Here are a few examples of some of the great tips and small things to make sure your winter boating and fishing rigs stay running strong! Here is my system, but be sure to consult your local experts to better consult you in your local waters.
Before Leaving and on the Water
It may go without saying, but look out for ice chunks! Hitting one can significantly damage hull.
For bilge protection, a little RV antifreeze in the live well will do just fine. Don’t forget to run the live well pump for a bit. Personally however, I would not use them in the winter.
I actually use my Shop Vac to suck water out of live well. A 2" hose placed in the livewell will do the trick.
For two wheel drive vehicles, it is a good idea to bring a set of tire chains. Also bring a tow strap just to be safe.
I also bring an ice chisel and a small shovel to remove any snow or ice at the ramp. Especially if there is a “lip” of ice at the water's edge.
For console steered boats, w-d 40 sprayed on the linkages directly in front of the motor is a quick preventative measure that sometimes pays off. This will help keep the steering from freezing.
Let your motor warm up fully. Don’t panic if you don’t see water streaming from the motor “pee hole” right away. The water pump is probably functioning fine, but it probably had a frozen line from your motor to the exit hole that will thaw once the motor gets warmed up.
Be careful to monitor your motor while fishing. The motor will cool off rather quickly when you stop to fish. This can make restarting the motor more difficult. Additionally, always double or triple check your batteries. The cold is also hard on batteries, and will drain them if not monitored.
Immediately Before and After Trailering
As a courtesy to the next guy who shows up at the ramp, let the water drain from your boat trailer before pulling up the ramp. That is both launching and loading!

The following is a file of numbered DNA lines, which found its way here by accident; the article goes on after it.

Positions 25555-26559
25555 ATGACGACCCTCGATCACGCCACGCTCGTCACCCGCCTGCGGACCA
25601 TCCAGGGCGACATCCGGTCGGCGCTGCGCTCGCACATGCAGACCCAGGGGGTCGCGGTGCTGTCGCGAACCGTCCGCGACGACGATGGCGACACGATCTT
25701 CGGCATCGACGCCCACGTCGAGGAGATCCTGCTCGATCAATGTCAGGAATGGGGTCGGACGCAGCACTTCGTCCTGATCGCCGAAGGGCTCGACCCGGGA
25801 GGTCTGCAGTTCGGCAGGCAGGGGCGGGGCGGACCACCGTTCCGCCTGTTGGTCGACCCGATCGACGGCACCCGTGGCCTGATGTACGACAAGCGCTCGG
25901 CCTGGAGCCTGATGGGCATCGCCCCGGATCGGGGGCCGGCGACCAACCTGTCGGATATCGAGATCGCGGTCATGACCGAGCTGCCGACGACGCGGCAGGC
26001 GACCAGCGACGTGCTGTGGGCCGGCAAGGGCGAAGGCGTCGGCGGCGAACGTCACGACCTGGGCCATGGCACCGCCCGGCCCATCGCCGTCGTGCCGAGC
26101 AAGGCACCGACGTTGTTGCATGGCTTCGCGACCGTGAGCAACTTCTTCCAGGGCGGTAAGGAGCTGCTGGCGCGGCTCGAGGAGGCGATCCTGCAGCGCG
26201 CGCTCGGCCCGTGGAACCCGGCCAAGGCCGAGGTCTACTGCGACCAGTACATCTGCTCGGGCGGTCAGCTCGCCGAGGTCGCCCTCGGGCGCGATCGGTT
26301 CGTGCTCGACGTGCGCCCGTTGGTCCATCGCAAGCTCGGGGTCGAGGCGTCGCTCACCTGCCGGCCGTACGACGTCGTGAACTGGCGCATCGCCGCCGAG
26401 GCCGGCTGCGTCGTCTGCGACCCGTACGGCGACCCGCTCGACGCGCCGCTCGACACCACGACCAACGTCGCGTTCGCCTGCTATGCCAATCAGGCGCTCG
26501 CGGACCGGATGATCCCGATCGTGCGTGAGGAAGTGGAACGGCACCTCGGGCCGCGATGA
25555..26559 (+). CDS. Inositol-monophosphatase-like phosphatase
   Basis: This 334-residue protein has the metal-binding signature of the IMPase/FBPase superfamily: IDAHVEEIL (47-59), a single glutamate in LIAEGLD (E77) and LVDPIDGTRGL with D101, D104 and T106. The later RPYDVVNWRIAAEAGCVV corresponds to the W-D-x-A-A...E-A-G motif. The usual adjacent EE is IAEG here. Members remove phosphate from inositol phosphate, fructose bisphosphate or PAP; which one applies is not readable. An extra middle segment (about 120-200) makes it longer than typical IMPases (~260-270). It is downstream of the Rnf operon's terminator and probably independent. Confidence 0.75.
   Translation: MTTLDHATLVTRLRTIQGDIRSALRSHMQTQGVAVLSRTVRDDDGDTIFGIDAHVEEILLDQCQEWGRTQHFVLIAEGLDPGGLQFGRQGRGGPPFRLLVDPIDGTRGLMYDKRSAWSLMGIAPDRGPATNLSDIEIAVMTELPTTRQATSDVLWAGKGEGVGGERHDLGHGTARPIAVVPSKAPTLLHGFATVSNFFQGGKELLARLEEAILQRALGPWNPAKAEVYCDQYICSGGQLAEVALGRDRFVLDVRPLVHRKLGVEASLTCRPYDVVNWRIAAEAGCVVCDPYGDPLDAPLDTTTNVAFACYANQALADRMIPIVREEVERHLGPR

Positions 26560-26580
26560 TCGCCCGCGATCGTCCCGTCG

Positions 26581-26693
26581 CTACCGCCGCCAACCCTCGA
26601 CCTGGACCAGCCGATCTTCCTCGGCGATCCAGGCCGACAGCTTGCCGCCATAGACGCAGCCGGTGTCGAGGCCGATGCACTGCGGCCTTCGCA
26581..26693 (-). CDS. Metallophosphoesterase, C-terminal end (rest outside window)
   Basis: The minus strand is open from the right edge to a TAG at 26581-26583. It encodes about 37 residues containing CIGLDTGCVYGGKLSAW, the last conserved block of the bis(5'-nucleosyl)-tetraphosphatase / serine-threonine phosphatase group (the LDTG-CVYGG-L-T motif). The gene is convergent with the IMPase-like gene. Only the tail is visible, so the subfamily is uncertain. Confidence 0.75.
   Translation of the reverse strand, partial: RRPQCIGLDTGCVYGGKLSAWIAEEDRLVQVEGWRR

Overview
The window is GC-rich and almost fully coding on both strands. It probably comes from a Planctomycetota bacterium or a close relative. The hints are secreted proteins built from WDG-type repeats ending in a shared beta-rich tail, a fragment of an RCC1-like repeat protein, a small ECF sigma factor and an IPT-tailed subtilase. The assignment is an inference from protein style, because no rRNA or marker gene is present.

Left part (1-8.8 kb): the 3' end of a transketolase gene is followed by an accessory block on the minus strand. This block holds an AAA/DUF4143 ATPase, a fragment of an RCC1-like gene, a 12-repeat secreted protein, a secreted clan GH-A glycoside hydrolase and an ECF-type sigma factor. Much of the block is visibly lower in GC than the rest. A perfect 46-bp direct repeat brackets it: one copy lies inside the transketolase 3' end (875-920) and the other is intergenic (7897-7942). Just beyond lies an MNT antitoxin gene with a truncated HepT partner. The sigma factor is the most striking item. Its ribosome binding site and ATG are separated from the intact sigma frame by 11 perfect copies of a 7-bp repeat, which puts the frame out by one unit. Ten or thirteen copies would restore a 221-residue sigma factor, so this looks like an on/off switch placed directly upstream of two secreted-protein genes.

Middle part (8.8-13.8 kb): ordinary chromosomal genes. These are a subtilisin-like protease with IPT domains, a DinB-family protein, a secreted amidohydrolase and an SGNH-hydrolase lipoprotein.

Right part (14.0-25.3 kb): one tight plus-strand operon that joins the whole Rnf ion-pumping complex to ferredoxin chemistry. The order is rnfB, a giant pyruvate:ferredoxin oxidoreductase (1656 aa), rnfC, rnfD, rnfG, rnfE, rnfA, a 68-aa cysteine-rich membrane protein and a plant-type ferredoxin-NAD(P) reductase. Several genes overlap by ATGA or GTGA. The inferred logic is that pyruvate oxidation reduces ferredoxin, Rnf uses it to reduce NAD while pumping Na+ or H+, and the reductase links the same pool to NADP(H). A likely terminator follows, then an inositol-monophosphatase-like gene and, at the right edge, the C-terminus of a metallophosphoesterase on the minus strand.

After pulling your boat out of the water, lower your motor all the way down. Then, pull the starter rope or turn the motor over briefly. (Be ready with the kill switch if the engine starts). You basically want to spin the impeller and force all of the water out of your water pump and lower unit. Let it sit to drain the lower unit of all water. Water is not your friend during the winter!
Next, if you have used your electric t-motor, spin the prop a few times to release any water. This helps avoid freezing.
When you get home with your rig, I like to take a wet rag and remove the road salt from my trailer and hull. This helps prevent rusting.
I would run fuel treatment in the gas all winter. This treats the fuel in case you cannot fish and get the motor running for a few weeks.
Greasing the linkage on the motor forces out water and refills the cavity with grease. This is a solid preventative measure that prevents bad damage to the motor.
There are many more measures one can take to ensure you can safely fish cold weather fisheries, but remember to ask your local experts to their full recommendations before taking your boat out in freezing temperatures. They better know the local waters and systems, and can help make or break your trip! Tight lines!